Business Rates Briefing - Chancellor's Autumn Budget

Following the Autumn Budget announcement and Spending Review earlier this afternoon, Richard Williamson, GL Hearn’s National Head of Rating, looks at the business rates headlines.

This afternoon, the Chancellor of the Exchequer firmly shut the door on the abolition of business rates, referring to the Labour party’s conference announcement as 'irresponsible' and alluding to the importance of £25bn being delivered to HM Treasury.

The five key announcements today confirm

1. Business rates will be retained as a tax but reformed so that it will be fairer and timelier; with a new three yearly revaluation period confirmed for England from 1 April 2023

2. Two new investment reliefs will be introduced in England:

  • A Green investment relief will be introduced in respect of investment in eligible green technologies such as solar panels and other renewable energy generation P&M and will be worth £750m pa. This is to support the decarbonisation of non-domestic buildings.
  • A new property investment relief as recommended by the CBI and BRC to be introduced from 1 April 2023 such that a 12-month relief at 100% will apply to all improvements carried out to properties. This sounds very similar to the Business Growth Accelerator relief already applicable in Scotland and will be welcome news for those planning on carrying out improvements to their premises.

3. The Inflationary increase of 3.1% in CPI will NOT be applied in England therefore there will be no inflationary increase to business rates bills in 2022/23. This cancellation of the multiplier increase means that multipliers will remain as per 2021/22. We have not yet had any confirmation of similar moves by the Welsh or Scottish governments but given an increase in funding under the Barnett formula as announced by the Chancellor we fully expect them to follow suit. If they do, we expect multipliers to remain as follows for 2022/23 as follows:

  England   London Scotland Wales 
Multiplier 0.499 0.499 0.49 0.535


In England, large properties subject to the small business rates supplement will have the multiplier frozen at £0.512.

In his speech the Chancellor referenced this 'freeze' in multiplier being worth £4.6bn to business over five years.

The Chancellor has announced a further extension to the Expanded Retail Discount scheme for 2022/23 to cover retail, leisure, and hospitality premises. This will apply a 50% discount to the annual rates bill up to a cap of £110,000. We await details of the scheme as to whether it will follow existing eligibility criteria, whether the cap will apply at a property or business level and whether there will be any wider subsidy controls applicable. The Chancellor announced this as worth £1.7bn. We expect this relief to be available to those businesses that wish to claim it as per the relief scheme in 2021/22 rather than an automatic award.

Not overtly publicised, but buried within the government budget publication, is that they intend to extend transitional relief for small and medium-sized businesses, and the supporting small business scheme, for 1 year (i.e., up to 31 March 2023). This will restrict bill increases to 15% for small properties (up to a rateable value of £20,000 or £28,000 in Greater London) and 25% for medium properties (up to a rateable value of £100,000), subject to subsidy control limits. The details of this scheme are yet to be seen.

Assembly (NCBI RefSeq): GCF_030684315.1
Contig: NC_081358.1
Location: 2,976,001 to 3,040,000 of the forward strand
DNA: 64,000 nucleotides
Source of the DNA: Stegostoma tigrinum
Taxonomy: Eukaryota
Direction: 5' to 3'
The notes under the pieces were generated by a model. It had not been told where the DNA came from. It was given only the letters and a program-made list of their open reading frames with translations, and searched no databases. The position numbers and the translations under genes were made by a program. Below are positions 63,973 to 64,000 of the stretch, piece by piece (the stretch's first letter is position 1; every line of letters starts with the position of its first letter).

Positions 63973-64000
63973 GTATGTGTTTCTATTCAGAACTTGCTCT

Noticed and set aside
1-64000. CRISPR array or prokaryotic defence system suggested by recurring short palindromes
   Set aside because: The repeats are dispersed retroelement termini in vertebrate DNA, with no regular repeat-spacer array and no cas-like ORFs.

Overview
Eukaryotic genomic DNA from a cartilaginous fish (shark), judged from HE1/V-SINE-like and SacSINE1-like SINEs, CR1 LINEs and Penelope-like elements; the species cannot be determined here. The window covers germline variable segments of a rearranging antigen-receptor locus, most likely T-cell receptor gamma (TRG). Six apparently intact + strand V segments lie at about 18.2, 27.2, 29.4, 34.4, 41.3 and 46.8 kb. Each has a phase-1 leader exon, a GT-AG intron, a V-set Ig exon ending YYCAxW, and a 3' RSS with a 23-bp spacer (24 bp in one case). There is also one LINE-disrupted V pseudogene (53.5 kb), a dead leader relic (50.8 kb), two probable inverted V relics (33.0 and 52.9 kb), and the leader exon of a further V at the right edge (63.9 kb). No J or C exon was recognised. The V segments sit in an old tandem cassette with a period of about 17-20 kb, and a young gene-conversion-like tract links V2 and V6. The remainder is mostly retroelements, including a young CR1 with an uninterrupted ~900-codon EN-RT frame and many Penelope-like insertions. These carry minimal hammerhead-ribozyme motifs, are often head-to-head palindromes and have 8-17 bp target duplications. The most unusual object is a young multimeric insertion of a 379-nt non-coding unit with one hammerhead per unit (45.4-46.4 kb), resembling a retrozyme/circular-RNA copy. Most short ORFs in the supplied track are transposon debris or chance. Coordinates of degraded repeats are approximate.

In announcing the overall package of reliefs and reforms to be worth some £7bn overall, the Chancellor described it as being the largest reduction in business rates revenues announced in over 30 years.

Whilst we have not yet seen the government’s Fundamental Review of Business Rates response (we will provide a further briefing on this as soon as possible), and some longer-term fundamental reforms may be contained within that document, today’s Budget will nevertheless come as a disappointment to many businesses hoping for more significant, immediate reform. The current rate of tax will largely remain as-is albeit will at least not increase next year and there are some benefits for qualifying businesses in the retail, hospitality, and leisure sectors. But this will not deliver the significant reduction in business rates called for by many.

The Chancellor in his speech did make a passing reference to the long called for online sales tax in saying: “The government will also continue to explore the arguments for and against a UK-wide Online Sales Tax, the revenue from which would be used to reduce business rates for retailers with properties in England and with the block grants of the Devolved Administrations increased in the usual way. The government will publish a consultation shortly.”

The Chancellor speech also confirmed that “local authorities will be fully compensated for all measures announced in the review.”

Finally, although not referenced more widely the Chancellor also confirmed further funding for the Valuation Office Agency (VOA) to the tune of £80m to support the next Revaluation in England and their annual budget will be increased to £170m by 2024/25 – essentially giving the VOA some £500m over the next three years.

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This afternoon, the Chancellor of the Exchequer firmly shut the door on the abolition of business rates.
Richard Williamson
National Head of Rating
GL Hearn